```context.learn("friends","Fred",["Sam","Frank","Jim","Rob"])
```
Of course, if you need your kets to have coeff other than 1, then you need to do it the old way, with the explicit ket(string,value). Though I suspect most of the time we can get away with just using lists.

## Monday, 18 January 2016

### new operators: times-by, divide-by, plus, minus

So, I've had times[k] for quite a while now, but not the rest. And it was implemented in an ugly, and not perfect, way. Anyway, all tidied now. And using the same code we can now also do divide, plus and minus. This means we can now do a few things in a neater way.

First up, factorial.
The old way:
```fact |0> => |1>
n-1 |*> #=> arithmetic(|_self>,|->,|1>)
fact |*> #=> arithmetic( |_self>, |*>, fact n-1 |_self>)
```
The new way:
```fact |0> => |1>
fact |*> #=> arithmetic( |_self>, |*>, fact minus[1] |_self>)
```
Fibonacci the old way:
```fib |0> => |0>
fib |1> => |1>
n-1 |*> #=> arithmetic(|_self>,|->,|1>)
n-2 |*> #=> arithmetic(|_self>,|->,|2>)
fib |*> #=> arithmetic( fib n-1 |_self>, |+>, fib n-2 |_self>)
```
The new way:
```fib |0> => |0>
fib |1> => |1>
fib |*> #=> arithmetic( fib minus[1] |_self>, |+>, fib minus[2] |_self>)
```
And from a long, long time ago we have this aspirational code to implement currency exchange information:
```to-USD |currency: USD: _x> => |currency: USD: _x>
to-USD |currency: GBP: _x > => |currency: USD: _x*1.62>

to-GBP |currency: USD: _x> => | currency: GBP: _x*0.62>
to-GBP |currency: GBP: _x> => | currency: GBP: _x >
```
I say aspirational since I never found a clean way to implement this. I thought I might have had to change the parser and a bunch of other things. Now we can do it simply enough:
```to-USD |currency: USD: *> #=> |_self>
to-USD |currency: GBP: *> #=> merge-labels(|currency: USD: > + times-by[1.62] extract-value |_self>)

to-GBP |currency: USD: *> #=> merge-labels(|currency: GBP: > + divide-by[1.62] extract-value |_self>)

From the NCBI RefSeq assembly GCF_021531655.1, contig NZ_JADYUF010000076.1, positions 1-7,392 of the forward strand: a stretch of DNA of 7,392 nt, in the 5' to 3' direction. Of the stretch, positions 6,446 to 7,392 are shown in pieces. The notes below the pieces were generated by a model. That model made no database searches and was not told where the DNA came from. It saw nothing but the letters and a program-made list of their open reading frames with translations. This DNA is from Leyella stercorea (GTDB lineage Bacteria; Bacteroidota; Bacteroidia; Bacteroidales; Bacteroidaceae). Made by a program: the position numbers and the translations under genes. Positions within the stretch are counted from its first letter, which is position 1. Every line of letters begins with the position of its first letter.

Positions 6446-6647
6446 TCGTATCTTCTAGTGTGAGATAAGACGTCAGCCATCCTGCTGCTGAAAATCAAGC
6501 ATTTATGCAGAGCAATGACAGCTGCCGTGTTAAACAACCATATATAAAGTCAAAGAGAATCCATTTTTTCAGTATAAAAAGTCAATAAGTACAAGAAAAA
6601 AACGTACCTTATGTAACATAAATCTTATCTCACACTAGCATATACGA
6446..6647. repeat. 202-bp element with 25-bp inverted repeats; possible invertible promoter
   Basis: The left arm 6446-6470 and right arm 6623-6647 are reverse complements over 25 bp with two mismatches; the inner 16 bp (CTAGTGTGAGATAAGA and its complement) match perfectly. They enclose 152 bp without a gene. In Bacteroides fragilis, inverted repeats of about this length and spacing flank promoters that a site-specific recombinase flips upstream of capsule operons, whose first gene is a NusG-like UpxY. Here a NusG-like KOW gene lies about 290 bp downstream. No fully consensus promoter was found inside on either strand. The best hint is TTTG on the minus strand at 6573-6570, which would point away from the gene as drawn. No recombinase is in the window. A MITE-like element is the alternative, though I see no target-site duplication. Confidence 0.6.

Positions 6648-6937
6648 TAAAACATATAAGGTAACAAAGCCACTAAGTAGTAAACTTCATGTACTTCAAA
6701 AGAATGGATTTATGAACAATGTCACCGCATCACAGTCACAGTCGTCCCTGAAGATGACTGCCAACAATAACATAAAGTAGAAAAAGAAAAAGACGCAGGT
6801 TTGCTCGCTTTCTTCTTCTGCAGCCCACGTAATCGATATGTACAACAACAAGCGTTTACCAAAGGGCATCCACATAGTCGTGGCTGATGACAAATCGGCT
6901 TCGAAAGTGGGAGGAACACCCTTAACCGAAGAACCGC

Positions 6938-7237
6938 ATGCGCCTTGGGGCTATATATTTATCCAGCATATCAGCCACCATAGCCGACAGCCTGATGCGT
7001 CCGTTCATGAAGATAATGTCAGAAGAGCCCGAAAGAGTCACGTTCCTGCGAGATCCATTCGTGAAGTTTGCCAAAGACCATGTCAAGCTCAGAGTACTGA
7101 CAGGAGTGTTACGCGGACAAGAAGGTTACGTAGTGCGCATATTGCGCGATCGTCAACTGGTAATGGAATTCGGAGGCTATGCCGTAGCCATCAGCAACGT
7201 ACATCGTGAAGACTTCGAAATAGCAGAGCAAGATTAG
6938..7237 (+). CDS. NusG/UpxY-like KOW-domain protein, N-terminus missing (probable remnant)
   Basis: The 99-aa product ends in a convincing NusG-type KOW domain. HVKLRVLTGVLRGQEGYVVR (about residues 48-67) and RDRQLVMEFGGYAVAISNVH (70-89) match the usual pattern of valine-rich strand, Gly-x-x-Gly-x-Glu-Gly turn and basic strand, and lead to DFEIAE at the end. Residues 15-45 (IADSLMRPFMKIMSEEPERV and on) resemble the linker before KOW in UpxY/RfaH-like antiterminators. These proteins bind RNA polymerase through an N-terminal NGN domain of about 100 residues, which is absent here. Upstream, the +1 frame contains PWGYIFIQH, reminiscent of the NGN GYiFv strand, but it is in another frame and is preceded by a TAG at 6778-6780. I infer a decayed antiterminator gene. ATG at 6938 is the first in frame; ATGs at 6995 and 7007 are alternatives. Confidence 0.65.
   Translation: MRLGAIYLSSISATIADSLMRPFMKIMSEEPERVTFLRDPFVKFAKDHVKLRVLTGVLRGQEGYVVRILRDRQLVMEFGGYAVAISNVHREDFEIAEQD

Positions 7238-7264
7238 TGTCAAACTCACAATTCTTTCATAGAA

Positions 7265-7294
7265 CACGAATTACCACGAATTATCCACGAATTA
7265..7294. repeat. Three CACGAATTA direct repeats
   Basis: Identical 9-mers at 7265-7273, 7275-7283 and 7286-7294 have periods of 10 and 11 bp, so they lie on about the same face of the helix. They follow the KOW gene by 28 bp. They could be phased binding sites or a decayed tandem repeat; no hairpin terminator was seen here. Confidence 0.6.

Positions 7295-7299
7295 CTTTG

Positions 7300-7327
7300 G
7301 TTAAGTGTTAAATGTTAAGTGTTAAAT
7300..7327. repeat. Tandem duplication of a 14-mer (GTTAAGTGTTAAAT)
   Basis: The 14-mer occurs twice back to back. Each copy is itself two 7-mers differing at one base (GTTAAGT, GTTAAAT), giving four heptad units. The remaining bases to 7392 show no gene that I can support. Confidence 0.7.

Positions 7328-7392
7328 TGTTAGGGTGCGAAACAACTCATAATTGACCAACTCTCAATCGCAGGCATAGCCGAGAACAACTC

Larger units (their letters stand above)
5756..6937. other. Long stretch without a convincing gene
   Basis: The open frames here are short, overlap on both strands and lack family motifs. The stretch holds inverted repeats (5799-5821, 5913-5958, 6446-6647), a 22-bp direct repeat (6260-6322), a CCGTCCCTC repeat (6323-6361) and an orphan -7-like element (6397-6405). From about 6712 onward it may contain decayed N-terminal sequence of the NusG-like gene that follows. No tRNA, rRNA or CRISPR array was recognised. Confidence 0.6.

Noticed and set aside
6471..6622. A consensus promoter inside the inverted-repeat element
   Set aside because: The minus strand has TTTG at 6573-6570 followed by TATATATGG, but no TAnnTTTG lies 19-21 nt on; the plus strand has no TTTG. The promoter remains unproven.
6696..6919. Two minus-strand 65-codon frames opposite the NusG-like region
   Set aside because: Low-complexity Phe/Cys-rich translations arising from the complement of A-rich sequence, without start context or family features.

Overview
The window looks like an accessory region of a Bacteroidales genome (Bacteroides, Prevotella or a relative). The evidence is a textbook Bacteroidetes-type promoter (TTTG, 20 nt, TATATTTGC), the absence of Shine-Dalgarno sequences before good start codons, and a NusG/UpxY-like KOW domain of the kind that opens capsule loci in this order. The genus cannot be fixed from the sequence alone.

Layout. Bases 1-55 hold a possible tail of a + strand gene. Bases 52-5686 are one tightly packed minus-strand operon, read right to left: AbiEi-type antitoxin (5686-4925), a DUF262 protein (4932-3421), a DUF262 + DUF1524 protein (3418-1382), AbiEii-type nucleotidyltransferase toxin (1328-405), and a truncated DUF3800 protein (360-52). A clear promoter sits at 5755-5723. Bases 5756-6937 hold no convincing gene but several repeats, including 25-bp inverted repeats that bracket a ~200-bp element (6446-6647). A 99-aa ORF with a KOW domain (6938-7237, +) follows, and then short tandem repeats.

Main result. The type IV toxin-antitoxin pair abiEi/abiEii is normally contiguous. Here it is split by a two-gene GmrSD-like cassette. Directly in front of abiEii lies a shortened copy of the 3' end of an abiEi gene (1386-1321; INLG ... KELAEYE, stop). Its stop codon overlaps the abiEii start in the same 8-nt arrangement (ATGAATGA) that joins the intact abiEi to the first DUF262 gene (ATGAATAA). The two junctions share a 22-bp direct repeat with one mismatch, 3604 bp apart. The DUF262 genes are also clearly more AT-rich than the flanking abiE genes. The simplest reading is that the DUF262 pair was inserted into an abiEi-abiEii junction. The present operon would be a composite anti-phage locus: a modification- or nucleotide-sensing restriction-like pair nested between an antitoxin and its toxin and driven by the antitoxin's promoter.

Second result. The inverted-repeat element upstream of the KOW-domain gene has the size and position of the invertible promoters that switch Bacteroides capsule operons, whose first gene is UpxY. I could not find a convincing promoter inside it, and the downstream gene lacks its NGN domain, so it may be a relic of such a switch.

to-GBP |currency: GBP: *> #=> |_self>
```
Again from long ago I had this for temperature conversion:
```to-Kelvin |temperature: Kelvin: _x > => |temperature: Kelvin: _x >
to-Celsius |temperature: Kelvin: _x > => |temperature: Celsius: (_x - 273.15) >
to-Fahrenheit |temperature: Kelvin: _x> => |temperature: Fahrenheit: (_x*9/5 - 459.67) >

to-Kelvin |temperature: Celsius: _x > => |temperature: Kelvin: (_x + 273.15) >
to-Celsius |temperature: Celsius: _x> => |temperature: Celsius: _x >
to-Fahrenheit |temperature: Celsius: _x> => |temperature: Fahrenheit: (_x*9/5 + 32) >

to-Kelvin |temperature: Fahrenheit: _x > => |temperature: Kelvin: (_x + 459.67)*5/9 >
to-Celsius |temperature: Fahrenheit: _x > => |temperature: Celsius: (_x - 32)*5/9 >
to-Fahrenheit |temperature: Fahrenheit: _x > => |temperature: Fahrenheit: _x >
```
Now we can do it like this:
```to-Kelvin |temperature: Kelvin: *> #=> |_self>
to-Celsius |temperature: Kelvin: *> #=> merge-labels(|temperature: Celsius: > + minus[273.15] extract-value |_self>)
to-Fahrenheit |temperature: Kelvin: *> #=> merge-labels(|temperature: Fahrenheit: > + minus[459.67] times-by[9/5] extract-value |_self>)

to-Kelvin |temperature: Celsius: *> #=> merge-labels(|temperature: Kelvin: > + plus[273.15] extract-value |_self>)
to-Celsius |temperature: Celsius: *> #=> |_self>
to-Fahrenheit |temperature: Celsius: *> #=> merge-labels(|temperature: Fahrenheit: > + plus[32] times-by[9/5] extract-value |_self>)

to-Kelvin |temperature: Fahrenheit: *> #=> merge-labels(|temperature: Kelvin: > + times-by[5/9] plus[459.67] extract-value |_self>)
to-Celsius |temperature: Fahrenheit: *> #=> merge-labels(|temperature: Celsius: > + times-by[5/9] minus[32] extract-value |_self>)
to-Fahrenheit |temperature: Fahrenheit: *> #=> |_self>
```
Yeah, a bit ugly I'm afraid. Though when we swap in "|a> _ |b>" for "merge-labels(|a> + |b>)" in the parser, that should make it a bit cleaner.

This is what that would look like:
```to-Kelvin |temperature: Kelvin: *> #=> |_self>
to-Celsius |temperature: Kelvin: *> #=> |temperature: Celsius: > _ minus[273.15] extract-value |_self>
to-Fahrenheit |temperature: Kelvin: *> #=> |temperature: Fahrenheit: > _ minus[459.67] times-by[9/5] extract-value |_self>